Untangling Macros in C


Morse Code made with smoke


As programmers, in our daily office/school life, we are expected to write code following best practice, to comment it wisely, so that when need is to re-read it, well someone can do it. To take a break from all those constraints, we can head to the IOCCC the International Obfuscated C Code Contest.

In this post, we are going to focus on the IOCCC 1986 winner in the Worst abuse of the C preprocessor category. The code was written by James Hague.

Starting from the given source, observing its output, we will explain how it works.

The Code

Here it is in all its obfuscated glory:

#define	DIT	(
#define	DAH	)
#define	__DAH	++
#define DITDAH	*
#define	DAHDIT	for
#define	DIT_DAH	malloc
#define DAH_DIT	gets
#define	_DAHDIT	char
_DAHDIT _DAH_[]="ETIANMSURWDKGOHVFaLaPJBXCYZQb54a3d2f16g7c8a90l?e'b.s;i,d:"
;main			DIT			DAH{_DAHDIT
DIT_>3?_DAH		DIT			 DIT_>>1 DAH:''DAH;return
DIT_&1?'-':'.';}__DIT DIT			DIT_ DAH _DAHDIT
DIT_;{DIT void DAH write DIT			1,&DIT_,1 DAH;}

Apart from the particular formatting, what jumps to the eye is the number of “unnecessary” macros and the repetitive use of DIT and DAT variations.

The output

If we compile the code at this point we see many warnings. Among them, two for the implicit declaration of __DIT and _DAH. After that step, we can run the code, and as we provide sequences of ascii characters, it spits out sequences of . and _.

$ ./a.out hello, world

.... . .-.. .-.. --- --..-- .-- --- .-. .-.. -..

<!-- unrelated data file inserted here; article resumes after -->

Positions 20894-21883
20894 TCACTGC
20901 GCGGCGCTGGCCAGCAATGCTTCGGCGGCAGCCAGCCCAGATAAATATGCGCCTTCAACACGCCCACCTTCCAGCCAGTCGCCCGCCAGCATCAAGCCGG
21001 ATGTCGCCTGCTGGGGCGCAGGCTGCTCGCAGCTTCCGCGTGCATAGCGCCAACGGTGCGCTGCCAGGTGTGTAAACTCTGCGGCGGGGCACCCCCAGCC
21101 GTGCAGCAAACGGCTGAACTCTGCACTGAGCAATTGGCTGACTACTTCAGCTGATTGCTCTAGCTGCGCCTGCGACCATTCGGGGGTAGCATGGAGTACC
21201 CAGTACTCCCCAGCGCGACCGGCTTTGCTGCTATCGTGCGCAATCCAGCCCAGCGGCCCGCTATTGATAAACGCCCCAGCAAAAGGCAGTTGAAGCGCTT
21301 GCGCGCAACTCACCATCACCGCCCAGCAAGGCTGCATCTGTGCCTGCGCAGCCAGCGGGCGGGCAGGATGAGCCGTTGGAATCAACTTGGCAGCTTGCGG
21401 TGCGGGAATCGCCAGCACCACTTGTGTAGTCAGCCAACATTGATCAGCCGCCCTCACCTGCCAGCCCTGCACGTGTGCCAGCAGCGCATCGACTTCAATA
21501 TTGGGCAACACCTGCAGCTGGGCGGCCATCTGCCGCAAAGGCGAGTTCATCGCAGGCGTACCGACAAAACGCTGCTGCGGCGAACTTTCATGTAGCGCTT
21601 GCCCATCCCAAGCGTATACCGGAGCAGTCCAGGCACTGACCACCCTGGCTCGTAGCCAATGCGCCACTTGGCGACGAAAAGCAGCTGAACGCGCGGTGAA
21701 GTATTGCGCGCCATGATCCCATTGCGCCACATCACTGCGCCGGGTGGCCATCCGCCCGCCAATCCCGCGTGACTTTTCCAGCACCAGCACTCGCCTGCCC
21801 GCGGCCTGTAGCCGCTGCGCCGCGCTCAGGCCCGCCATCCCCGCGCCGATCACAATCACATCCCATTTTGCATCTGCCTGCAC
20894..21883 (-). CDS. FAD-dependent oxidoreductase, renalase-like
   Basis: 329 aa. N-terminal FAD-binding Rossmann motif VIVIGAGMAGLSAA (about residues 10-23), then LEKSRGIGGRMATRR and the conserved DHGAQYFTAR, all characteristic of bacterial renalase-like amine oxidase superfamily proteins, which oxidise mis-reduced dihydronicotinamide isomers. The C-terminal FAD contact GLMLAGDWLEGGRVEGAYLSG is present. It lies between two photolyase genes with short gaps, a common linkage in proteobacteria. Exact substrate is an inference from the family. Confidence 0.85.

It looks like Morse code. And indeed, using an online Morse decoder, it is. It reverses back to HELLO, WORLD


Let’s first try to perform the pre-processor job and replace the macros by their values. After a bit of reformatting, this is what we have:

char _DAH_[]=”ETIANMSURWDKGOHVFaLaPJBXCYZQb54a3d2f16g7c8a90l?e’b.s;i,d:”;
char *_DIT, *DAH_, *DIT_, *_DIT_, *malloc (), *gets();
for (_DIT = malloc(81), DIT_=_DIT++; _DIT == gets(_DIT); __DIT(‘n’))
   for (DAH_=_DIT; *DAH_; __DIT(*_DIT_ ? _DAH(*DIT_ ) : ‘?’),__DIT(‘ ‘),DAH_++) 
     for (*DIT_ = 2, _DIT_ = _DAH_; *_DIT_ && (*_DIT_ != (*DAH_ >= ‘a’ ? *DAH_&223 : *DAH_ )); (*DIT_ )++,_DIT_++)
         *DIT_+= (*_DIT_>=’a’ ? *_DIT_ — ‘a’ : 0);
__DIT(DIT_> 3 ? _DAH(DIT_>>1) : ‘’);
return DIT_ & 1 ? ‘-’ : ‘.’;
__DIT(DIT_) char DIT_;
(void) write (1,&DIT_,1);

Slightly better.

We see the three functions we expected: main, _DAH, and __DIT. We also see an external variable __DAH__ , a long string. __DIT looks like the putchar function from the standard library, printing a char at a time. And what about _DAH ?

Dive into _DAH